As a public records management software company we get to talk to folks from all types of agencies who are managing public records every single day. From PDs and sheriff departments to small rural town clerks and large state departments, we hear all types of use-cases. We also hear all types of public records difficulties as well.
From the ever-growing overall number of requests to the increasing complexity of request fulfillment, we wanted to break down some of the most common public records issues and offer up ways in which to remedy them.
It’s simple logic--as the U.S. population grows, so has the number of requests for information will grow. The below chart shows the number of federal FOIA requests received in America each year from 2010 to 2018.
The increase in requests is steady, so maybe that’s not a big deal right? However, compare that data to the below chart that shows the number of federal FOIA requests that were actually processed in each of those years and suddenly the deal is pretty big. It comes out to an almost 40% increase in requests over 8 years.
The above data is just for federal requests. While increases in public records have been recorded in cities like Tacoma, Washington and counties like Fairfax County, Virginia, the sum of all public records request numbers from every local and state municipality in the country are not tracked What can be drawn from the federal numbers is that there’s likely a similar increase in requests in state and local agencies throughout the country as well.
Public records lawsuits have been around as long as public records themselves, and following the previously established logic of more people + more public agencies = more public records requests, if there are more records requests, there are also going to be more lawsuits.
In 2018, over 800 public records lawsuits were filed at the federal level. That equated to a 67% increase from 2017. From a local and municipal standpoint, our own Customer Onboarding Specialist, Leah Jaggars, has noticed an increase in threats of legal action some of the clerks she works with have been receiving when requests aren’t filled or simply aren’t returned as quickly as desired.
Another way some requesters respond to unanswered requests or to requests that don’t receive the attention they want right away is via a harassment tactic employed by resubmitting identical requests over and over. We’ve actually covered this here before in our “What is a Vexatious Requester?” blog post. In short, vexatious requesters often end up accomplishing the opposite of their intended goal by clogging up request management systems and then both requester and requestee are left with a headache.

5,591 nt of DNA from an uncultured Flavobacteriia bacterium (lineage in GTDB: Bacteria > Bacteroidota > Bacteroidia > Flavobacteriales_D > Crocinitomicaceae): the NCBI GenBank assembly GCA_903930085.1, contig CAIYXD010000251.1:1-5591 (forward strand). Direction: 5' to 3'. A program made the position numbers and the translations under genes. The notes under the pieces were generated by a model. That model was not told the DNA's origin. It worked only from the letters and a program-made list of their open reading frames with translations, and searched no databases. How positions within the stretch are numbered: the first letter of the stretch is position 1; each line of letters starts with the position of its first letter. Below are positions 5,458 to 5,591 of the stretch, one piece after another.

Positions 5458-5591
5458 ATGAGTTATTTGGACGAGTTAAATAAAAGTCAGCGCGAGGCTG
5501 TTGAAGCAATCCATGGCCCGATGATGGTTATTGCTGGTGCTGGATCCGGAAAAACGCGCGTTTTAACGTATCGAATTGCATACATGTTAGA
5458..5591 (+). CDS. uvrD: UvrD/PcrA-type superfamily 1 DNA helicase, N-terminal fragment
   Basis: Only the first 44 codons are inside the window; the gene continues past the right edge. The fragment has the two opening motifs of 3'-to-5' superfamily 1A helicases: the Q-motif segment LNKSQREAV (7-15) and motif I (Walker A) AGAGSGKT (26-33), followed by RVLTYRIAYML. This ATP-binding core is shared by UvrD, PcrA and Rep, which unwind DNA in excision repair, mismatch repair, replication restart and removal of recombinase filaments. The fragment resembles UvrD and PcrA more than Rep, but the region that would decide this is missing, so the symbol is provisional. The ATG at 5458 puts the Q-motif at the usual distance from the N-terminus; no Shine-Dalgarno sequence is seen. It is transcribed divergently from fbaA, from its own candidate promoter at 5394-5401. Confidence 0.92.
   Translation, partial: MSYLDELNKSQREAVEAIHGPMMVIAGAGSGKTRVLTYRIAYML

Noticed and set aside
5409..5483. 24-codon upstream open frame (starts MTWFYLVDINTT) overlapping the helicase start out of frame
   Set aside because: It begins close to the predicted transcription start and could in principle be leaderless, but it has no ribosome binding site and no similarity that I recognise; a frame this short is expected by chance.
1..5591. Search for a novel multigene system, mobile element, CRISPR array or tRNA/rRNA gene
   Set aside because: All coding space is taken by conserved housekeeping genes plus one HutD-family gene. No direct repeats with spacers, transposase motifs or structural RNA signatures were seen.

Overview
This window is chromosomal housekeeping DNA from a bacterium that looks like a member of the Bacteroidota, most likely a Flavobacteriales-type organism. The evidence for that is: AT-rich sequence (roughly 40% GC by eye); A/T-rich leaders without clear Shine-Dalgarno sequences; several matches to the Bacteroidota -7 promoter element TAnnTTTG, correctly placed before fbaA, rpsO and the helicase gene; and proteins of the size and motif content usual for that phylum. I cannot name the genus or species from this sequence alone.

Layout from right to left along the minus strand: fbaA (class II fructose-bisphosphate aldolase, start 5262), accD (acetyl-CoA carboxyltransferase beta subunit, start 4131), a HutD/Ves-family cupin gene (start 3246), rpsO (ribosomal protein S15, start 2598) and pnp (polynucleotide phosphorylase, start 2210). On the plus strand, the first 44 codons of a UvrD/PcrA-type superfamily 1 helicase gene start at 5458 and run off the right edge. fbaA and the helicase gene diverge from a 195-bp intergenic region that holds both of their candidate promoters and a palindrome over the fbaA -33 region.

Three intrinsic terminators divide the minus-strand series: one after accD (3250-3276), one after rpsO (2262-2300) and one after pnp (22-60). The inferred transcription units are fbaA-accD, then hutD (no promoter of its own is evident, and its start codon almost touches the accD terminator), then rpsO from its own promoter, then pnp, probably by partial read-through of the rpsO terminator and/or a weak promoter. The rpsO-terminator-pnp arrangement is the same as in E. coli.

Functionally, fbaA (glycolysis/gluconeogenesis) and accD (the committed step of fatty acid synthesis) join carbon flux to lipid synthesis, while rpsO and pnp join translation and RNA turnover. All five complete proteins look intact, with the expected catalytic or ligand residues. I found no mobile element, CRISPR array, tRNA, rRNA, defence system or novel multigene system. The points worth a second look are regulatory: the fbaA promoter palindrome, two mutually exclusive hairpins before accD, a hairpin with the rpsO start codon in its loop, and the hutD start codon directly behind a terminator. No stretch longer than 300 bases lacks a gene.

One example comes from the story of computer programmer Tim Clemans facing off with the Seattle Police Department by filing requests for all of the department’s dispatch calls, police reports and videos. While he eventually dropped the extreme number of requests, agencies still were forced to spend time and energy responding to them.
The sheer number of types of data that are considered public record has mushroomed in the last two decades. Folks managing records requests in 1995 never dealt with social media or emails. And with the email communications of public agency employees relevant to their work often considered public record, clerks now need to collect, redact, and sometimes string together tens to hundreds to even thousands of individual emails to a requester.
We’ve come so far with technology, but with it we’ve made the entire act of managing records requests so much more difficult.
You’ve no doubt seen the now frequent news stories covering the implementation of body cameras in police departments across the U.S, but in the public records realm, issues with body cameras have ranged from discussion about what footage is considered public record to the complications behind video redaction and storage.
It’s actually the latter issue here causing public records problems. Unlike a document or email, the increasing popularity of police-worn body cameras combined with their *generally* agreed upon status as public record ends with a lot more redaction effort being required of those that have to fulfill the requests, as marking out words turns into blurring and censoring minutes (or even hours) of video and audio.
A majority of the problems affecting people who work with public records are symptoms of outdated request management systems. Besides maybe the body camera example, backlogged requests and the legal threats and vexatious requesters that spawn from them are issues that can be alleviated with a modern software solution like NextRequest.
Our software has the tools like request tracking and due date notifications to prevent respondents from missing deadlines that might provoke repeat requests, and other features like redaction, reporting, document workflow, and request diversion offer more efficient request management to prevent request backlogging in the first place.
Visit www.nextrequest.com to see why we’re the best available solution for public records request management.